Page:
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Michel Franco on April's Daughters


Interview and text: Martin I. Petrov 


After receiving the Uncertain Regard award for After Lucia in 2012 and competing for the Palm D’or with Chronic in 2015, Mexican director Michel Franco returns in this year's festival with April’s daughters, a family drama starring Emma Suárez (Julieta). 


A contemporary take on Mexican middle class, Franco writes and directs a story about a young 17 year old who drops out of school after an unexpected pregnancy. Dealing with the scary thoughts of becoming a young mother and with no set plans for the future, young Valeria has one more challenge to confront - the return of her mother Abril, who reveals a new and unexpected side, this of motherly, supportive and caring figure - promising to stand by her daughter in her new life. 


When soon after the birth of the baby, Abril’s obsessive complexes make their way back to surface and she decides that Valeria is unable to make choices for life yet, the relationship between mother and daughter takes a dangerous turn, swirling all characters in a funny game of trust, betrayal, inclusiveness and the ability to claim second chances. 


Michel Franco puts in the epicentre the modern family, the vulnerability of its fluid character, its hierarchy and dynamics and unfolds the issues of single parenting, abortion, the battle between tradition and contemporary as well the contrast between youth and the inability to cope with ageing and taking responsibility. 


The story is a mix of two ideas, this of how reluctant some adults can be about accepting age and the one of teenage motherhood and young mothers. Mexico is an interesting country when it comes to family, considering that kids can stay home until the age of 30, sometimes even until later. Family ties are so much different from the western world, so even creating a second family within the family and having kids is seen from a different perspective and the influences and norms are different too. Parents sometimes try to be overly controlling over their children’s lives;’ comments Franco on April’s daughters. 


For him, female characters were always more interesting to explore, hence here he focuses on two strong female leads. ‘I am a man, so it is more intriguing to explore the other side, the female perspective. It is also much harder for women in life. They have to be beautiful, have to be good mothers, and if they make mistakes they are always criticised more than men. Women are more challenged socially.’  



Teen pregnancy and abortion have been in the epicentre of discussions in many countries around the world and it is in the core of April’s daughters. In Mexico, it is quite common for teenage girls to get pregnant while still at school and be forced to have a family at a young age. ‘I am not here to give people my view on things. I observe as a director, but I want to give the freedom to my audience to make their own decisions. I am not trying to use symbols; most of the times things come naturally during the process of making the film and I haven’t planned them in advance.’ The Mexican director makes references to the original scene, with a film set in a heavily religious country. ‘Creating a film comes from the heart and success really depends on how much you believe in your project sometimes.’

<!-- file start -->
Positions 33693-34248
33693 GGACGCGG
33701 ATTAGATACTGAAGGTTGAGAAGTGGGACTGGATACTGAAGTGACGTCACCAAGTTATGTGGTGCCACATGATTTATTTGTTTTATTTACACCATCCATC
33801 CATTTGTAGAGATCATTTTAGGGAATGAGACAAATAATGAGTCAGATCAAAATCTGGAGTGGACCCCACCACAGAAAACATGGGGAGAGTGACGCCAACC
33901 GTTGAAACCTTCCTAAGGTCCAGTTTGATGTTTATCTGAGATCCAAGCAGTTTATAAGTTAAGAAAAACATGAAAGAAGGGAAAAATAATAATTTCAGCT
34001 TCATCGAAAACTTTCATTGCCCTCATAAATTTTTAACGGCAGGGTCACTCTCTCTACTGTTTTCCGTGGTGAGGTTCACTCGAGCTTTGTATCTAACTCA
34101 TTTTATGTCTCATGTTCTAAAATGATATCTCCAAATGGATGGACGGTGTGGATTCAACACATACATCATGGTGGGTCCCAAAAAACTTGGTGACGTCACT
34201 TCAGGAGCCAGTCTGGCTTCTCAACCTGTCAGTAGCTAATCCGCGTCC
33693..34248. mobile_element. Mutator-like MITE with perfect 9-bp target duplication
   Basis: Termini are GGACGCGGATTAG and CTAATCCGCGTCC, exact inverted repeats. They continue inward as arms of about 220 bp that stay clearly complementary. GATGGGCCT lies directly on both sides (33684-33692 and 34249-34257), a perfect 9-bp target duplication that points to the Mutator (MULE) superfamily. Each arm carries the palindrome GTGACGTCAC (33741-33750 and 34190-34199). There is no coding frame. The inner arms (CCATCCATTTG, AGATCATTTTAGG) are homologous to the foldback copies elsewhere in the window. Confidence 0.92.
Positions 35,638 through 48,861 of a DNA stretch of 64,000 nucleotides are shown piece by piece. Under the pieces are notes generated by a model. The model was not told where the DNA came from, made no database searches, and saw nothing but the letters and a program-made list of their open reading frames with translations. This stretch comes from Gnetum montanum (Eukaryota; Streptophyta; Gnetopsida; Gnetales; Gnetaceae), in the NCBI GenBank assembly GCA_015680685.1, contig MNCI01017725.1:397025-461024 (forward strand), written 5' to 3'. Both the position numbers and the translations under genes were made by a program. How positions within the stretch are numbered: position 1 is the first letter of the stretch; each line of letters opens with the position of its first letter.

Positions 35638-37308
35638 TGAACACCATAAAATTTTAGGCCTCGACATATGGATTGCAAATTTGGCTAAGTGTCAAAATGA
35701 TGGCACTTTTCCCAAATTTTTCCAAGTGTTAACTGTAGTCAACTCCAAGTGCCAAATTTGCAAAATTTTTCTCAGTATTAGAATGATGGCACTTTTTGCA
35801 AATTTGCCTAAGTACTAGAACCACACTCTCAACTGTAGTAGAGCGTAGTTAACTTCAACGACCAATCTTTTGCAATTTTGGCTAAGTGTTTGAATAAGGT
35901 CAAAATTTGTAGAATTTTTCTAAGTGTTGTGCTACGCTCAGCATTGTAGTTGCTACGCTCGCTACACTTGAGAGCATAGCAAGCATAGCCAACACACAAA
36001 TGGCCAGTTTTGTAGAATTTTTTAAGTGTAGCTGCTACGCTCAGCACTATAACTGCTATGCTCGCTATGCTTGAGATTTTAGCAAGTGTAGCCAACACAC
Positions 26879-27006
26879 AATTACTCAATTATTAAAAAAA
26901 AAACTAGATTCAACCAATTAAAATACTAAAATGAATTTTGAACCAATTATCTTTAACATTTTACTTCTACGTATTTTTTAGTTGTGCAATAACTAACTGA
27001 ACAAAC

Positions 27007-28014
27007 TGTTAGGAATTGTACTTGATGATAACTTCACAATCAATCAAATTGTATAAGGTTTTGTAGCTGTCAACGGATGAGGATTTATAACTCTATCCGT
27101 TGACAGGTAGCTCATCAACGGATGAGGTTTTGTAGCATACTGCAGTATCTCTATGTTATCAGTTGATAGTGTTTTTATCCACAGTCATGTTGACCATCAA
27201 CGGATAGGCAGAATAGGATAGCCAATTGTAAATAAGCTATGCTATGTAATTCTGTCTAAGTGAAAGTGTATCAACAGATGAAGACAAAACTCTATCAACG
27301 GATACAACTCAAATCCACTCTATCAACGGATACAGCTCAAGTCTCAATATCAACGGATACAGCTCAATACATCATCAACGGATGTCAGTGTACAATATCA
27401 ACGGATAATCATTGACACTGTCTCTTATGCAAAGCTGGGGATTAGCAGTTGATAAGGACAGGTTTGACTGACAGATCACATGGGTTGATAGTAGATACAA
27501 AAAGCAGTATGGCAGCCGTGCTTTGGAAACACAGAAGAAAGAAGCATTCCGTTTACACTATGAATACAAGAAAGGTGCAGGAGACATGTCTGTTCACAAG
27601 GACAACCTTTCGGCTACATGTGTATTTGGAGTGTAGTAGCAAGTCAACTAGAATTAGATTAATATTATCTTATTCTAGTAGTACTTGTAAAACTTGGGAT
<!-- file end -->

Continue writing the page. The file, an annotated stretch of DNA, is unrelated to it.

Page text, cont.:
All the characters in April’s daughter are seeking atonement, looking for second chances and trying to make up for the past. ‘That’s life basically, when you love some you also damage them without knowing sometimes. None of the characters in the film has bad intentions. We make mistakes in life and we need to keep on going, regardless if we learn or not. April is a mother and there is nothing that can compare to that experience; and mothers make mistakes. For the Mexican family, mothers are sacred.’  


Franco saw Emma Suárez in Pedro Almodovar’s Julieta and immediately proposed the part of April to her. ‘She initially called me and said she can’t do it. But then, when I said - ok, thanks for reading the script, I’ll send you another one sometime in the future - she was like - wait, give me 3 days to think about it. And then she called me with a positive answer of course. You should never force your actors or anybody else to do something they are not ready for or interested in. It will just not deliver the right results, cause making a film is a long process and we need to be 100% in. We met in NYC when Emma was promoting Julieta and we spent five days talking about the film, drinking and discussing the character. After, she came to Mexico and I gave her space to meet the rest of the cast and develop their own relationship, without my influence.’  


Michel Franco is always trying to answer important questions about life in his film and research deeper the human psychology. I’ always try to answer questions that are important to me and that will help me become better and discover more about who I am. And this keeps changing, you know. It’s like seeing a film now and then again in five years, it’s never the same.’ 


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